Ascension to the "throne" was voluntary (and sadly, did not involve a giant snake). But how can a child so young choose to do this? Would it have been more palatable if the chosen one had been old? If it were animals being sacrificed? The boy was so smart and caring, too, understanding complex scientific theories and able to create gaseous hopscotch for M'Benga's daughter Rukiya. He could have had such a good, productive life.

It's interesting that they combined this unbelievably awful child sacrifice plot with a Kirk-like old flame alien romance for Captain Pike. Minister Alora seemed genuinely kind at first, a hottie of a face alien who even offered to let Pike stay on Majalis as her honey just for her medical benefits.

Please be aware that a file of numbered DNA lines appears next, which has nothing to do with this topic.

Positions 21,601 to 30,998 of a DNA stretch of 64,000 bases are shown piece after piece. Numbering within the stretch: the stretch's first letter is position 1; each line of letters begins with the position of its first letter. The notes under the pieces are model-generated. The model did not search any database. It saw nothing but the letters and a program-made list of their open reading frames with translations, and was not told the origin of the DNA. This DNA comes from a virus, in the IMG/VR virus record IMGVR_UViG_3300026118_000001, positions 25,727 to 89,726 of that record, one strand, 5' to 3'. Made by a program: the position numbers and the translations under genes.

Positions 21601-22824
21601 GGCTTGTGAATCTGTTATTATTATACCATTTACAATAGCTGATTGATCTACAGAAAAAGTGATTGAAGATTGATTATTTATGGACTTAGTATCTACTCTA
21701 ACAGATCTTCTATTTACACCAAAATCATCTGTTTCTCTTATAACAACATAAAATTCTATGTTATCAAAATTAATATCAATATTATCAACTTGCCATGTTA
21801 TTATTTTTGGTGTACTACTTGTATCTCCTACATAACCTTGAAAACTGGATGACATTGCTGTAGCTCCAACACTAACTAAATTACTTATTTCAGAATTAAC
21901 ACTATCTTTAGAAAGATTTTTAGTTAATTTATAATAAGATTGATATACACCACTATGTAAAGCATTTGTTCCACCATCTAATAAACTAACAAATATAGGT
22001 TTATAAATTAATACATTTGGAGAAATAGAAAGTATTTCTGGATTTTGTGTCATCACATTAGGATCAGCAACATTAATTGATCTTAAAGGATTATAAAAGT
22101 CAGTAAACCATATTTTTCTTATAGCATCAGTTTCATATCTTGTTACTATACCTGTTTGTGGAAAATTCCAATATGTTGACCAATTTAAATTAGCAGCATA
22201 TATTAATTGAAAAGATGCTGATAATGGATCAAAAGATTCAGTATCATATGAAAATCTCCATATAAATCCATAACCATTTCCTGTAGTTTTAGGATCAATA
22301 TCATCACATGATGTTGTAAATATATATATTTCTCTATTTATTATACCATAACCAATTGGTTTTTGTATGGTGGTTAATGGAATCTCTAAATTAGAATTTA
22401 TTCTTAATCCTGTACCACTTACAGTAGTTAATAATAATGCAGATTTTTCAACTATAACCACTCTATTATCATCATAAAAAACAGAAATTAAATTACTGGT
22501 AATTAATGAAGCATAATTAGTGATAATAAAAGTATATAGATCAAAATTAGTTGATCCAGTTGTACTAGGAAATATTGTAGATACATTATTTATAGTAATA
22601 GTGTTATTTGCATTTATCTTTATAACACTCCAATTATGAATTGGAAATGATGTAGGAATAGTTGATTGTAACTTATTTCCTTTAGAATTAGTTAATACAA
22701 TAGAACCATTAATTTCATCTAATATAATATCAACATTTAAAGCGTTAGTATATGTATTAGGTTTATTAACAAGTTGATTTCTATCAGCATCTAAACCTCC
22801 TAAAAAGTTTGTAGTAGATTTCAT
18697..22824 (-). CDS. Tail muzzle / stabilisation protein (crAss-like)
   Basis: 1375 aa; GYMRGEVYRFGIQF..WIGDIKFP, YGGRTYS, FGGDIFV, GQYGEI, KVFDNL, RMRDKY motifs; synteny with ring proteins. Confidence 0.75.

(The First Servant story connected well with Pike's, of course. Just like that little boy, Pike has a future of unbearable suffering. No escape for Pike, either.)

But actress Lindy Booth was so good that we could see Alora was deeply conflicted. The Majalans didn't join the Federation for a reason; she knew her culture was poisonous even while drinking the Kool-aid. Which also explained why the Prospect 7 colonists would choose an almost unlivable L-class planet over a paradise with sky gardens and castles in the air. And why they called Majalis a "floating hell."

The Majalans had managed to cure all diseases, but they refused to share their cure with outworlders. (They're just pips, aren't they? And I just realized that the quantum-bio implant in the First Servant's head would keep him alive and suffering even longer. Omigod. Make it worse, won't you?) When Elder Gamal couldn't save his own son, he made a noble choice: to join the Prospect 7 colonists and try to prevent the next child from becoming First Servant, and to give M'Benga as much help as possible with Rukiya.